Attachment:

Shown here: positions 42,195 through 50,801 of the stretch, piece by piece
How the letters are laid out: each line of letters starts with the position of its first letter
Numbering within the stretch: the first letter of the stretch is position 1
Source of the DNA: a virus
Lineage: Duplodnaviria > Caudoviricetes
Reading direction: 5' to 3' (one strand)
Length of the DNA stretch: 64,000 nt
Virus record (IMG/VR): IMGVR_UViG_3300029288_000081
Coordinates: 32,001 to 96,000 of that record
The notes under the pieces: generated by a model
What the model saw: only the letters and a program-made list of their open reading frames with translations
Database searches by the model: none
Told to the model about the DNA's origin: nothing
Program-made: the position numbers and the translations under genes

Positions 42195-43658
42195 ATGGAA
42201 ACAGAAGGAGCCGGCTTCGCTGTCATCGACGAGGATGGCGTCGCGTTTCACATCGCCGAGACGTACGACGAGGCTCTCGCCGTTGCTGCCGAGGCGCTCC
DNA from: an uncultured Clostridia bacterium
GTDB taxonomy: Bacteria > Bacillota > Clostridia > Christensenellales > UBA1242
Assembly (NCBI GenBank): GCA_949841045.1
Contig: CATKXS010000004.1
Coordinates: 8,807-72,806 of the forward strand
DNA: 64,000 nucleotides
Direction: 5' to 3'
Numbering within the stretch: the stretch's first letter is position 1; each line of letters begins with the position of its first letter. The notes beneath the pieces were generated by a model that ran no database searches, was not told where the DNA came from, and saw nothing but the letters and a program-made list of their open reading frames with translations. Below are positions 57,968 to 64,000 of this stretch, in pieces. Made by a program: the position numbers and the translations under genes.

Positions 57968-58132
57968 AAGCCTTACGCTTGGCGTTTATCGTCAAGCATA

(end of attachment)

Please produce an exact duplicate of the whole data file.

Shown here: positions 42,195 through 50,801 of the stretch, piece by piece
How the letters are laid out: each line of letters starts with the position of its first letter
Numbering within the stretch: the first letter of the stretch is position 1
Source of the DNA: a virus
Lineage: Duplodnaviria > Caudoviricetes
Reading direction: 5' to 3' (one strand)
Length of the DNA stretch: 64,000 nt
Virus record (IMG/VR): IMGVR_UViG_3300029288_000081
Coordinates: 32,001 to 96,000 of that record
The notes under the pieces: generated by a model
What the model saw: only the letters and a program-made list of their open reading frames with translations
Database searches by the model: none
Told to the model about the DNA's origin: nothing
Program-made: the position numbers and the translations under genes

Positions 42195-43658
42195 ATGGAA
42201 ACAGAAGGAGCCGGCTTCGCTGTCATCGACGAGGATGGCGTCGCGTTTCACATCGCCGAGACGTACGACGAGGCTCTCGCCGTTGCTGCCGAGGCGCTCC
DNA from: an uncultured Clostridia bacterium
GTDB taxonomy: Bacteria > Bacillota > Clostridia > Christensenellales > UBA1242
Assembly (NCBI GenBank): GCA_949841045.1
Contig: CATKXS010000004.1
Coordinates: 8,807-72,806 of the forward strand
DNA: 64,000 nucleotides
Direction: 5' to 3'
Numbering within the stretch: the stretch's first letter is position 1; each line of letters begins with the position of its first letter. The notes beneath the pieces were generated by a model that ran no database searches, was not told where the DNA came from, and saw nothing but the letters and a program-made list of their open reading frames with translations. Below are positions 57,968 to 64,000 of this stretch, in pieces. Made by a program: the position numbers and the translations under genes.

Positions 57968-58132
57968 AAGCCTTACGCTTGGCGTTTATCGTCAAGCATA